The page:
Posted on

LOUISE FAIRSAVE: Living on spending


LOUISE FAIRSAVE: Living on spending

Social Share

WHETHER WE EARN or not, as long as we live, we spend money. It costs to live. It is therefore important that we spend wisely. Spending wisely describes using the funds held or earned in such a way as to sustain or to build wealth.

Spending wisely does not mean pinching every penny before it is spent, or living as a stay-at-home miser. It rather emphasises avoiding putting extraordinary pressure on your ability to earn, avoiding accumulating more and more debt, avoiding the necessity to work well past your normal retirement age and ultimately achieving your unique financial goals.

It is found that people spend carelessly at all levels of income, all levels of education and social status and virtually across all demographic factors. 

There is just a human propensity to spend beyond one’s means which, in turn, accumulates debt. There is also a natural aversion to saving and investing adequately for the future. In the short term, spending on what we like and enjoy makes us happy.

However, there is a longer term perspective. The detailed examination of the time value of money over the last couple of weeks underpins the resolve to be better spenders for 2016. With a better knowledge about earning and paying interest, and about compounding and discounting funds over time, it is hoped that you can and will now better match your living with your spending.

Life has definitive stages. The most important stages with regards to your spending are the stages when you earn and those when you do not. The most important non-earning and generic life stage of non-earning is retirement, although some people never retire completely and others do not live to see that life stage.

By considering the future value of your savings over time as against the ability to adequately fund a retirement annuity over a 15 year period, the time value is emphasised as a potent element of balancing your finances. The time value of money also underscores another important aspect of wise spending – delayed gratification, or some may simply say sustainable gratification.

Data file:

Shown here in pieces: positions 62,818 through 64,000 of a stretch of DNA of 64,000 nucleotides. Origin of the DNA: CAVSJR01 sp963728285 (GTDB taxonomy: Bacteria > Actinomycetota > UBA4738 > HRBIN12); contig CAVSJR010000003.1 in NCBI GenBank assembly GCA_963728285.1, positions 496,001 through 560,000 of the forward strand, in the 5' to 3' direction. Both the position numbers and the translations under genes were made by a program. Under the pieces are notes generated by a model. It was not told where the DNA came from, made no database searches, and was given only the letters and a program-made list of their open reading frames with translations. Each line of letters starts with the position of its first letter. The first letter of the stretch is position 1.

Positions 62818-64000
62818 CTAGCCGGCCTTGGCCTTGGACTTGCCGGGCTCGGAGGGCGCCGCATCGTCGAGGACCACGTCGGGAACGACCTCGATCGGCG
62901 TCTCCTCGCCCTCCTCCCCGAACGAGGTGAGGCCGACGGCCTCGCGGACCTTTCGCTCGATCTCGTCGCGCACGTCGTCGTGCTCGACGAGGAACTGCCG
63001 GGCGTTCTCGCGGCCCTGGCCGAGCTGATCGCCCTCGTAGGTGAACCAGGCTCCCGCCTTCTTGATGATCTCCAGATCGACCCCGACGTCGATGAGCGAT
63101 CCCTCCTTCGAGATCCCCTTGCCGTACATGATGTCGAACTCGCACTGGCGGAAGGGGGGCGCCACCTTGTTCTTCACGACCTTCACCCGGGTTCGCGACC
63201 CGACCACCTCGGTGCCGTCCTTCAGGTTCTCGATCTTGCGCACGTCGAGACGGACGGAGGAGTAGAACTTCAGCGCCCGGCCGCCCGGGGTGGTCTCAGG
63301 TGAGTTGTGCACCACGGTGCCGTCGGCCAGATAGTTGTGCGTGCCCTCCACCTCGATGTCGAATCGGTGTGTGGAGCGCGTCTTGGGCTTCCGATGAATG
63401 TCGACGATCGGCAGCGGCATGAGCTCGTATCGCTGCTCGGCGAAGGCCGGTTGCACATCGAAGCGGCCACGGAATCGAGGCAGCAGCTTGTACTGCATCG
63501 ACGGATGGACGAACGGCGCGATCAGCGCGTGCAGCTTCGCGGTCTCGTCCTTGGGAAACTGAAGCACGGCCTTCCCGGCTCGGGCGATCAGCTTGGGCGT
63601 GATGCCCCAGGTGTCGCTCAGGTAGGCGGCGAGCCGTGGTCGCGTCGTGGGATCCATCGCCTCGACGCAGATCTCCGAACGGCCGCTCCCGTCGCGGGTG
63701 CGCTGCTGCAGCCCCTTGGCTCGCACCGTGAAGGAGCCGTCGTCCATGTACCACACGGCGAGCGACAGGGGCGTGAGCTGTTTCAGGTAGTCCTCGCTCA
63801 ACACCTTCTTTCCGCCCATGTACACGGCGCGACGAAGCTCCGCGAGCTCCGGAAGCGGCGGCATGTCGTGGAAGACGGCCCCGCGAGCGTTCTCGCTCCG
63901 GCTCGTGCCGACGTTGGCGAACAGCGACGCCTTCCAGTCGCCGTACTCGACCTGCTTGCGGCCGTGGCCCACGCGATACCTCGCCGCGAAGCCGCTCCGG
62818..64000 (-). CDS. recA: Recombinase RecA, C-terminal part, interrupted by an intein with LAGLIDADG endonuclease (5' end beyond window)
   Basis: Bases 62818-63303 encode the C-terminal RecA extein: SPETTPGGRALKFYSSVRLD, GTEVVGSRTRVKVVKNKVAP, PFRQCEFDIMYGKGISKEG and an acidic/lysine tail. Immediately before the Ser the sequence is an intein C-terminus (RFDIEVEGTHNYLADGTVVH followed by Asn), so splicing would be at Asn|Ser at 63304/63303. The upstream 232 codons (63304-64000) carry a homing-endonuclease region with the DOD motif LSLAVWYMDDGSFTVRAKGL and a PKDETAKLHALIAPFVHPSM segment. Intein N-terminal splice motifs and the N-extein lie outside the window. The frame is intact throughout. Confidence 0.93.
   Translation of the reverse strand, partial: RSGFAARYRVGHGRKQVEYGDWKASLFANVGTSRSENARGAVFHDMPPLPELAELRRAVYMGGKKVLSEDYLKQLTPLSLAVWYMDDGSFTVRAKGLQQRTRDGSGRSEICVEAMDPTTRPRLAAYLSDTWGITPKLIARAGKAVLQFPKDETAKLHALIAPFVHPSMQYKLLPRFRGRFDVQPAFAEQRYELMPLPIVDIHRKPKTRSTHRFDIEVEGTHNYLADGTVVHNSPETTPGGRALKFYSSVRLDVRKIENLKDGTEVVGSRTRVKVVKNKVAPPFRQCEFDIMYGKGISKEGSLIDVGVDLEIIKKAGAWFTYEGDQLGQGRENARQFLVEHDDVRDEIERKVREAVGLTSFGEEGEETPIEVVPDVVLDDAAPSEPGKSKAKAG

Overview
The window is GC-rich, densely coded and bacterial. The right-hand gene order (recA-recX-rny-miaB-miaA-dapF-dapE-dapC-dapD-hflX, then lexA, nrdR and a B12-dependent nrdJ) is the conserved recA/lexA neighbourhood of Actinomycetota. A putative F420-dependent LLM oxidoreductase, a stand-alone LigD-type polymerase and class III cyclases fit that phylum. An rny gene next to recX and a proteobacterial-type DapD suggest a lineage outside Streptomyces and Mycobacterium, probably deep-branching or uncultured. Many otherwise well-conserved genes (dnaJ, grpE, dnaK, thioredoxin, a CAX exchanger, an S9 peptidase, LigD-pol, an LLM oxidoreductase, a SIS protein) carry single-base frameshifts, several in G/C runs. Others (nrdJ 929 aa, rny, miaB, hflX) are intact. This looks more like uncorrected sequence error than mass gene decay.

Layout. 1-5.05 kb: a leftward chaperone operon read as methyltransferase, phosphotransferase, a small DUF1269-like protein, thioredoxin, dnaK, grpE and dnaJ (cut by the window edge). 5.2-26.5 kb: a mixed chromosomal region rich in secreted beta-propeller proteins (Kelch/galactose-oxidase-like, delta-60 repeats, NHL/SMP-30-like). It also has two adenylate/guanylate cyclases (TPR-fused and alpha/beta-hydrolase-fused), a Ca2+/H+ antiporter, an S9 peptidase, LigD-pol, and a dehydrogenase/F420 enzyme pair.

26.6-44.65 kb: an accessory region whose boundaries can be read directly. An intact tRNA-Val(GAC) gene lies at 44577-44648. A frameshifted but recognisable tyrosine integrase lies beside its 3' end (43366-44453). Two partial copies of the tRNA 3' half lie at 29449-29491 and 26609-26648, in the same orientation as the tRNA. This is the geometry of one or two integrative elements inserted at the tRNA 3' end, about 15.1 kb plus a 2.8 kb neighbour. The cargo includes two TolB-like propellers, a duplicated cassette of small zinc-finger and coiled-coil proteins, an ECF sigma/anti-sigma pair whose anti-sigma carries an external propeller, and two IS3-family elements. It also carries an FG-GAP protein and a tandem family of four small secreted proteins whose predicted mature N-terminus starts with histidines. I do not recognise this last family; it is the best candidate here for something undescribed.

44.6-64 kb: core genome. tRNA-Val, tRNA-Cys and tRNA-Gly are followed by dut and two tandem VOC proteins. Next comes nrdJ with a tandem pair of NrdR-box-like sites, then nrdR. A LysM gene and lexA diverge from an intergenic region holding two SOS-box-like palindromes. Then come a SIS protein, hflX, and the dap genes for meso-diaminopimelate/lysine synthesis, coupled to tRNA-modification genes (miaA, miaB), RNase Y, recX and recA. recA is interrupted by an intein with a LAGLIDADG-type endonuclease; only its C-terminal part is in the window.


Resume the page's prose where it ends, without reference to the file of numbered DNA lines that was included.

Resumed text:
What’s the point of expending on an expensive round-the-world vacation which eventually leads to poverty during the retirement stage. You may enjoy your trip yet be miserable and financially stressed during retirement. Alternately, what is the point of being a workaholic and accumulated excess savings and investments and never getting around to doing the things you enjoy, or to spending treasured and enjoyable times with family and friends? Even where there is wealth or wealth building, there needs to be wise spending.

Explicitly setting out your values and financial goals helps to define wise spending and points you in the direction of that balance and of sustainable personal gratification. It is not just about saving and investing more money from as early as possible. There are different approaches that work in different situations because people’s life circumstances differ.

The truth is that it is fun to spend. It feels good acquiring shiny new things, and you likely also feel happy that you will be the envy of the Jones who cannot afford your lifestyle. This immediate psychological thrill and boost to your self-esteem may not, however, be in your long term interest. Although to live is to spend, there is merit in avoiding short-term thrills if you wish to have a fulfilling life at all stages.

Building on a more thorough knowledge and understanding of the time value of money, the psychological drivers of our behaviour and the need for delayed or sustainable gratification, and armed with a drive to achieve our financial goals, we are now all better to consider wiser spending in the year ahead.

The next article will present five (5) underlying principles of spending wisely.

• Louise Fairsave is a personal financial management adviser, providing practical advice on money and estate matters. Her advice is general in nature; readers should seek advice about their specific circumstances. This column is sponsored by the Barbados Workers’ Union Co-op Credit Union Ltd.